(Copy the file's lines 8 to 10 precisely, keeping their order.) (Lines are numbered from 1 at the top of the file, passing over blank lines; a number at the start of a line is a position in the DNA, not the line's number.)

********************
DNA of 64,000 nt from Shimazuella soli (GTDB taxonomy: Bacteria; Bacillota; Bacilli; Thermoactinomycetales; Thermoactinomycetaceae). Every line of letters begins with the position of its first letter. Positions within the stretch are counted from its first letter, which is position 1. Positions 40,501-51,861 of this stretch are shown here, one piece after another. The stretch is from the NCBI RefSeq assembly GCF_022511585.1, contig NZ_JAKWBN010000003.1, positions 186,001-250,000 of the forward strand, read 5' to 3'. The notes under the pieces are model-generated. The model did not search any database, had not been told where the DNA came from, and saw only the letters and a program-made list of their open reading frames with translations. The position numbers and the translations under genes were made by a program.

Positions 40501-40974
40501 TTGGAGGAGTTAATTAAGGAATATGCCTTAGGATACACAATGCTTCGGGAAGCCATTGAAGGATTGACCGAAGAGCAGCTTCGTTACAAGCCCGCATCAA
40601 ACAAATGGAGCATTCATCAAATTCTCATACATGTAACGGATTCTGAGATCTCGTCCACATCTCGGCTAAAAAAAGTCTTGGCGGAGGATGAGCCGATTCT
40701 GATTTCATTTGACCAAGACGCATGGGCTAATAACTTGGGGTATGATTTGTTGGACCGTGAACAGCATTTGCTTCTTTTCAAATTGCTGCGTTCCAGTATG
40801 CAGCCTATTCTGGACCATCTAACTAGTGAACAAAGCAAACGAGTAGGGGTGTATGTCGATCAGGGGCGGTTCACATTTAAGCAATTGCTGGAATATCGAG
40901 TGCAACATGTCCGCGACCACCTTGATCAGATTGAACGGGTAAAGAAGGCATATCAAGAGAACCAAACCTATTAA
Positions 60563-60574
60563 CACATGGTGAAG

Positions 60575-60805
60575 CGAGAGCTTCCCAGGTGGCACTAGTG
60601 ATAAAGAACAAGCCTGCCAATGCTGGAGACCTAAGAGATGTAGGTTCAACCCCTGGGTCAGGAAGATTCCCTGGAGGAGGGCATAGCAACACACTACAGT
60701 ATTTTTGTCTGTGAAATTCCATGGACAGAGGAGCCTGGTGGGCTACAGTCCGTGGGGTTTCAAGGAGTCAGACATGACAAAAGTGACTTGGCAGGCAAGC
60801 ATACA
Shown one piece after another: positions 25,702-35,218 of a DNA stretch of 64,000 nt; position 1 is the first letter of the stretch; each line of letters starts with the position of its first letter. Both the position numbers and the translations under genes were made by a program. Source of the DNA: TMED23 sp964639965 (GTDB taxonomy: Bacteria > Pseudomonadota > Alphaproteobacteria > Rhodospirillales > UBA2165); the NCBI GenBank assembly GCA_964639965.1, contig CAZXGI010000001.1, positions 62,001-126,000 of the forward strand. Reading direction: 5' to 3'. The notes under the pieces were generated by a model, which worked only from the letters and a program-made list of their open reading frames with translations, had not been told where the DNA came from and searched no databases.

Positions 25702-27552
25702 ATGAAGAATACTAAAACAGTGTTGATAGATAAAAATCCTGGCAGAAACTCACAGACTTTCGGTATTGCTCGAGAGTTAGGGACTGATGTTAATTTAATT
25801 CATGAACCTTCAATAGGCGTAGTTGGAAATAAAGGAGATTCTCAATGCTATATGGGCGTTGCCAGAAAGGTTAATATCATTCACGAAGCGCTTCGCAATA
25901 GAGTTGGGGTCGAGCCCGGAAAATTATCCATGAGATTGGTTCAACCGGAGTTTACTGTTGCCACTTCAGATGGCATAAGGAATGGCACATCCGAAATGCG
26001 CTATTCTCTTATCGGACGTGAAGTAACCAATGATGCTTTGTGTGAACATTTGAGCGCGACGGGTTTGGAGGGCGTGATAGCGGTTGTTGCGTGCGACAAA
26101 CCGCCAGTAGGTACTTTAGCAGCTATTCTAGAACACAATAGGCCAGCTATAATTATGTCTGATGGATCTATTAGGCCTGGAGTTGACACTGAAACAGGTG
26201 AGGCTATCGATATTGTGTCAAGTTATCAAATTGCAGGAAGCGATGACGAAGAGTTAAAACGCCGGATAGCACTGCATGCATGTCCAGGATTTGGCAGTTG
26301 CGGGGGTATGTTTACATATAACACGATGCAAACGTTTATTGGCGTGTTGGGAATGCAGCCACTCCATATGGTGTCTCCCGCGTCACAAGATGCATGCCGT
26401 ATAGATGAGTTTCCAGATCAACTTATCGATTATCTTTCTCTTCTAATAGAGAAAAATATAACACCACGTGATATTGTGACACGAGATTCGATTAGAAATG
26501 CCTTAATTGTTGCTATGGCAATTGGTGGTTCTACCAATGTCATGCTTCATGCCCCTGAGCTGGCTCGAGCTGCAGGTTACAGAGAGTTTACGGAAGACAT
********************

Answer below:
Positions 60563-60574
60563 CACATGGTGAAG

Positions 60575-60805